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                                                               Cannibal Corpse bassist Alex Webster

MG:Hi, its great to chat with you, its unreal to think its been 26 years since you first arrived on the scene and with your 13th album due to hit the streets soon, Do you feel  you have mellowed with age?

AW: We’ve probably mellowed a bit as people- that’s going to happen naturally when you get older and settle down with a spouse or family- but musically we’ve tried to keep things as intense as ever. We’re still able to find that aggressive place in our heads when it’s time to write songs.

MG: "A Skeletal Domain" is the thirteenth album ,  What can we expect from the new release?

AW: It’s a death metal album of course, so there won’t be any huge surprises stylistically.

I think it will still be a very interesting album for our fans to listen to though. It’s consistent with what we’ve done before, but it has a bit of a different production style, and there is a lot of variety from song to song. We tried to add some new sounds without going outside of death metal’s boundaries.

MG: Where and how  do you guys continue to get the inspiration for  gory  lyrics?
AW: First, just to be clear, our lyrics cover a broad range of horror, violence, and dark fantasy. Gore is often part of this, but it’s not a required part- we wouldn’t add graphic violence to a song that didn’t need it. As far as inspiration goes, we try to think of our own stories most of the time when we’re writing our lyrics, so the inspiration is usually more indirect than direct. I think it’s probably an overall combination of things we’re exposed to: horror movies, novels, true crime stories, and violence in the news. So when we’re creating our own stories the things I just mentioned probably play a part, even if we’re not consciously drawing from them- simply being exposed them may have been enough to have an effect somehow.


MG: Back when you first hit the scene you had many  protesters against Cannibal Corpse playing their cities an towns. of course  they did you a massive favor regarding publicity! Do you still get such a reaction when you roll into the same areas these days?

AW: We had some problems, but I think you’ve probably heard some exaggerated stories, because I can’t remember many times that there were any sort of protesters present at our shows. Maybe once or twice, but it’s hard to remember. What we did have to deal with, and still deal with, is censorship in Germany. For some reason there is a fairly powerful censorship movement there, and they’ve managed to have an effect on which song we can play, which albums we can sell, etc. There have been times when the censorship lightened up a bit, and then other times it returns full-force and we have albums banned, etc. It’s annoying but we do our best to deal with it. And yes, their efforts wound up being free advertising for our band more than anything. Obviously, they’ve failed to stop us.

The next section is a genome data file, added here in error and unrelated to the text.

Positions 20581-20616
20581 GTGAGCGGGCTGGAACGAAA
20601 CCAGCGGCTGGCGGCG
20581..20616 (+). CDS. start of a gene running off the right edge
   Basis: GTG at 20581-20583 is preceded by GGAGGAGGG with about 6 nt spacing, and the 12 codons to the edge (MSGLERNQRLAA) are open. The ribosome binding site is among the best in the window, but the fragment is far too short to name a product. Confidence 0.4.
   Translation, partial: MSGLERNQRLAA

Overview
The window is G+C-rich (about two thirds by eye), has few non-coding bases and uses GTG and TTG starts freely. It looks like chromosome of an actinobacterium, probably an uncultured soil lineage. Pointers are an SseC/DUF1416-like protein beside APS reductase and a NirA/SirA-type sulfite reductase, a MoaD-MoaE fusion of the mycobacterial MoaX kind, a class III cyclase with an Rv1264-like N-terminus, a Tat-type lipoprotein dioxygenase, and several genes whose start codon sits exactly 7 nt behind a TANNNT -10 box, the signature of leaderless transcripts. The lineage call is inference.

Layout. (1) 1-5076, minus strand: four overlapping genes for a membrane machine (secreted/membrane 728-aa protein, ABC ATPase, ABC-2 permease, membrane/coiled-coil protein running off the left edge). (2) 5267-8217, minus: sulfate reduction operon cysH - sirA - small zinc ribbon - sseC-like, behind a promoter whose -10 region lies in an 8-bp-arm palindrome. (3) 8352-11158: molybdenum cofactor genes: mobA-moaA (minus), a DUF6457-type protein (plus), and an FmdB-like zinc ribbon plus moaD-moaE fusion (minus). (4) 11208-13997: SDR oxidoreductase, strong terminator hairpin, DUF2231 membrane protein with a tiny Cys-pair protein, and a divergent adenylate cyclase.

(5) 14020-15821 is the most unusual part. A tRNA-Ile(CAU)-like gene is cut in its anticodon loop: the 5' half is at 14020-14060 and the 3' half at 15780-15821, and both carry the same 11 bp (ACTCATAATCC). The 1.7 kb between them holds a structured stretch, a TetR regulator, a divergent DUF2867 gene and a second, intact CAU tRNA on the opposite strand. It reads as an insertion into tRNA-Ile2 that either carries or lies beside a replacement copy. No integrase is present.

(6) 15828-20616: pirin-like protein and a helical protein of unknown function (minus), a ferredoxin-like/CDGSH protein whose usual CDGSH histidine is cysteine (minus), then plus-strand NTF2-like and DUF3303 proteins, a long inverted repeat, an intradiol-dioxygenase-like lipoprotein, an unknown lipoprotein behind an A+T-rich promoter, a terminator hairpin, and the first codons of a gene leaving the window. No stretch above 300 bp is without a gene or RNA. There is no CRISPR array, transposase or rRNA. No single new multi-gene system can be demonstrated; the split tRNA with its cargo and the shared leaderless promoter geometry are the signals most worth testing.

MG: Having such a huge collection of songs to fall back on  it must be a nightmare to choose a set list?
AW: Haha, yes, it can be a challenge. We try to add older, more obscure songs for variety’s sake but there are certain popular songs that have to be in the set no matter what. We also try to have at least one song from each album on our headlining set lists, but it’s becoming more and more difficult to do this. And of course we like to play at least a few songs from whatever album it is that’s we’re touring in support of. The overall flow of the set is probably the most important thing. We like to have a lot of ups and downs- fast songs, mid-paced songs, slow songs….variety keeps the set interesting, and that’s important when you’re playing for 75 to 90 minutes.

MG: Whats the weirdest thing a fan has ever asked you?
AW: It’s always hard for me to remember something good for this question.

I’ll probably remember a great story a few days from now, but right now nothing is coming to mind.

MG: Whats the plans for the remainder of the year?
AW: In September we’ll be touring in Australia and Japan, then in October and November we’ll be touring Europe.


MG: Feelings on the current Death Metal scene and any up and coming bands you think we should be looking out for?
AW: There are still plenty of great newer bands out there, a few I’d recommend are Perdition Temple, Corpus Mortale, Hour of Penance, Serocs, and Abraxas. The scene has stayed steady for decades now, with a constant influx of new bands and fans keeping it strong. I don’t see this changing, because the style itself is conducive to growth- death metal attracts musicians that want to push the envelope.

MG: What do you listen to when you want to chill out?
AW: Classical music usually works well. I listen to Bach’s cello suites a lot. I also like some jazz and jazz fusion. I’ll listen to some older albums like Pat Metheny’s “Bright Size Life” when I want to mellow out. There’s a lot of great music out there, I definitely don’t put any limits on what I’ll listen to. If it sounds good then I’m into it.

MG:Three words to describe Cannibal Corpse

MG: Finally anything you would like to say to your fans and our readers?
AW: Thanks to everybody for the support, hope to see you somewhere on the road this year!

Interview : Seb Di Gatto                                                                                                                                        












The Metal Gods Meltdown

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